The social media and even my local newspaper, the Star Tribune, are clearly enthralled with Roman Catholicism's new Pope. Francis, with his humble and authentic gestures from the very first minutes of his papacy, has both satisfied and stoked a yearning for Something Different. Wearing no gold, ermine, or red leather trappings, he bowed and asked for the people's blessing, eschewed the Papal Palace for a simple suite in the Vatican Guest House, and soon after washed the feet during a traditional Maundy Thursday liturgy not only of a female, but a female who is a teenager, imprisoned, and Muslim. Wow. And financial reform and greater transparency seems in the offing. Double wow.
While his humility and informality seem to be the main game changer, Pope Francis has also resurrected hopes for church-wide changes, such as the ordination of women to the diaconate and priesthood, potential changes admittedly dear to this writer's heart. As the various pro-change websites scour Francis' every word and gesture for possible indications of his good favor on this issue, stalwart defenders of the status quo seem oblivious to the general consensus that a new era is dawning. For example, the homily during last month's ordination service in the Archdiocese of Minneapolis and Saint Paul quoted Pope Benedict two times. Pope Francis was not mentioned at all, even though it might have been a perfect occasion to utilize Francis' recent and vividly charming statement about priests that they, like all good shepherds, should smell like their sheep.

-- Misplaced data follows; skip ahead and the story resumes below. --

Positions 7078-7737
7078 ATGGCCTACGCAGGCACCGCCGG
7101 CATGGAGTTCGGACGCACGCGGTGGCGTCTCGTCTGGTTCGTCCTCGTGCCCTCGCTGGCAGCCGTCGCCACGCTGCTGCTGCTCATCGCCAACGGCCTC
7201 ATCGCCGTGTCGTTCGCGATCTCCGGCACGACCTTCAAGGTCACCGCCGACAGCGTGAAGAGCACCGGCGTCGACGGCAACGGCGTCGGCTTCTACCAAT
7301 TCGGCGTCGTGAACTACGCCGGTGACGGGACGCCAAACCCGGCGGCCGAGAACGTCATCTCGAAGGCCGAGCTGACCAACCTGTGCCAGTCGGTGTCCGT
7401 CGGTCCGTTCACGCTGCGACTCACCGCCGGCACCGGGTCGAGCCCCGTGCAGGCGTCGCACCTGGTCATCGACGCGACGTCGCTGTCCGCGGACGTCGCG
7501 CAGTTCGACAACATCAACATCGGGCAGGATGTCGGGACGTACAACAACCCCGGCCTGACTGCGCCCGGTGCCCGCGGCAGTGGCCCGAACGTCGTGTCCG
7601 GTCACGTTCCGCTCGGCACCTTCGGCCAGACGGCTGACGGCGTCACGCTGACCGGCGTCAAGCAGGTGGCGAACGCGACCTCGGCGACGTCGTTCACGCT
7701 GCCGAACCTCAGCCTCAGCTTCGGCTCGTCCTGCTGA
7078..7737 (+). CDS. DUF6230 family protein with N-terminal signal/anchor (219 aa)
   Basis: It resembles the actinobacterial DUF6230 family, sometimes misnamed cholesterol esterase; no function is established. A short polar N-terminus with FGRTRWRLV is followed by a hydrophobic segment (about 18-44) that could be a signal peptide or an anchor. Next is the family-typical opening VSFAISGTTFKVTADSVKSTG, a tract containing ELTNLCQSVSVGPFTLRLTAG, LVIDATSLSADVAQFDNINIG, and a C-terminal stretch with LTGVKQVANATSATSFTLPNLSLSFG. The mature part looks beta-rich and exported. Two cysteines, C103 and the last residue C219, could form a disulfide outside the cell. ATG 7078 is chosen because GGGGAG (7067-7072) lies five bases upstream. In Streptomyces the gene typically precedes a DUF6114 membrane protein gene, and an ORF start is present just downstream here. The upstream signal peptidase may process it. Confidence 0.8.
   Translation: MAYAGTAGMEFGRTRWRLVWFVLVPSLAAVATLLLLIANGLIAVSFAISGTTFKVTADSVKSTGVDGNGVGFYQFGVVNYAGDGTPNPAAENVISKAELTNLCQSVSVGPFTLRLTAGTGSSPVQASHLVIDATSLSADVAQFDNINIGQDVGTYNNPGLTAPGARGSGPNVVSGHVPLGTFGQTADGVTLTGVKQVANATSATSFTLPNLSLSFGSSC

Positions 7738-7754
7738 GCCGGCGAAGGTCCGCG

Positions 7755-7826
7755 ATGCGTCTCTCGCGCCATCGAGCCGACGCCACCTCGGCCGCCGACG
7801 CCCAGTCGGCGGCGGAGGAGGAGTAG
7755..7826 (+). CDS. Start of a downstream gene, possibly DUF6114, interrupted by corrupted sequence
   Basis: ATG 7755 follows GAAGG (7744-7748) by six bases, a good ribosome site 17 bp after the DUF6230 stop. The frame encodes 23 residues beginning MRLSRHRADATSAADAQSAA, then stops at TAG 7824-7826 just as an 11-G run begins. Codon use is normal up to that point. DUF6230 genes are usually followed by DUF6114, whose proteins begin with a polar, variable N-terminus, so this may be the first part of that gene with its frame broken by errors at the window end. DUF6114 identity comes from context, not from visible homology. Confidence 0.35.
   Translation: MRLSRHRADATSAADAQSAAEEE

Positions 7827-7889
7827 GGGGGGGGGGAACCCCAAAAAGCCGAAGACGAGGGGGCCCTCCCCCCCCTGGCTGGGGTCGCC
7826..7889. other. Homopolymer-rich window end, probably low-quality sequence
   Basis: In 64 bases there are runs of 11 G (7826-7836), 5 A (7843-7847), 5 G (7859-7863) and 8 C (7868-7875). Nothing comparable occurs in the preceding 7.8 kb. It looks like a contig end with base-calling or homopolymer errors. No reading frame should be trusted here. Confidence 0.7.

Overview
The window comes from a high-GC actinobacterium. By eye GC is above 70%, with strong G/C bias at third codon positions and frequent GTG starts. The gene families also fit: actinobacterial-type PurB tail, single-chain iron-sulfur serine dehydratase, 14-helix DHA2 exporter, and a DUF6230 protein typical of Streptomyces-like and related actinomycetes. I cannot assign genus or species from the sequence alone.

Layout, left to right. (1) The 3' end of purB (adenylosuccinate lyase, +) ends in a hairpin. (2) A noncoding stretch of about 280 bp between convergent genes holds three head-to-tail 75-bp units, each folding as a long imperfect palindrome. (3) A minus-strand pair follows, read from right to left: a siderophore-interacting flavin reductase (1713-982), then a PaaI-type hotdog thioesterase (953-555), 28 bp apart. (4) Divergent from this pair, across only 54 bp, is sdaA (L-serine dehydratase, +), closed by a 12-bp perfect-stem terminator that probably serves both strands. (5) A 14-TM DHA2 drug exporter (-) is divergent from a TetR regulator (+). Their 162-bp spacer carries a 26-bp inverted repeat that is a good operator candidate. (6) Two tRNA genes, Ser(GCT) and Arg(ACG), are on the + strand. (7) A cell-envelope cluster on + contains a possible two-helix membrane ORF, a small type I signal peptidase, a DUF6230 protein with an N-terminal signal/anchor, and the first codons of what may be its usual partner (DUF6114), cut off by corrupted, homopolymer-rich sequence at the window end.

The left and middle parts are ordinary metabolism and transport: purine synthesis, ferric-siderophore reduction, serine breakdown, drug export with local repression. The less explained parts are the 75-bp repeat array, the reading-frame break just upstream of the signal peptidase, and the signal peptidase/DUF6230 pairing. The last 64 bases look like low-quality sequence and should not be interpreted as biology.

The trajectory towards recognizing God's call to women to serve as priests and deacons in the Roman Catholic Church is something that wizened observers believe will cross into reality--eventually. It seems likely that (dare I say) --when-- Roman Catholicism traverses this decision, it will benefit from other denominations' learnings in the matter. I believe that women are priests differently than men are priests, just the way mothers are parents differently than fathers. There's a fullness to the church's ministry when women stand along with men both behind the altar and among their sheep.
Whenever and by whatever means this important fullness is achieved, I suspect one thing will have become very clear. Women's ordination is not so much a matter of justice for the women ordained, but of justice to God's people who need and want their ministry, in fidelity to God's call.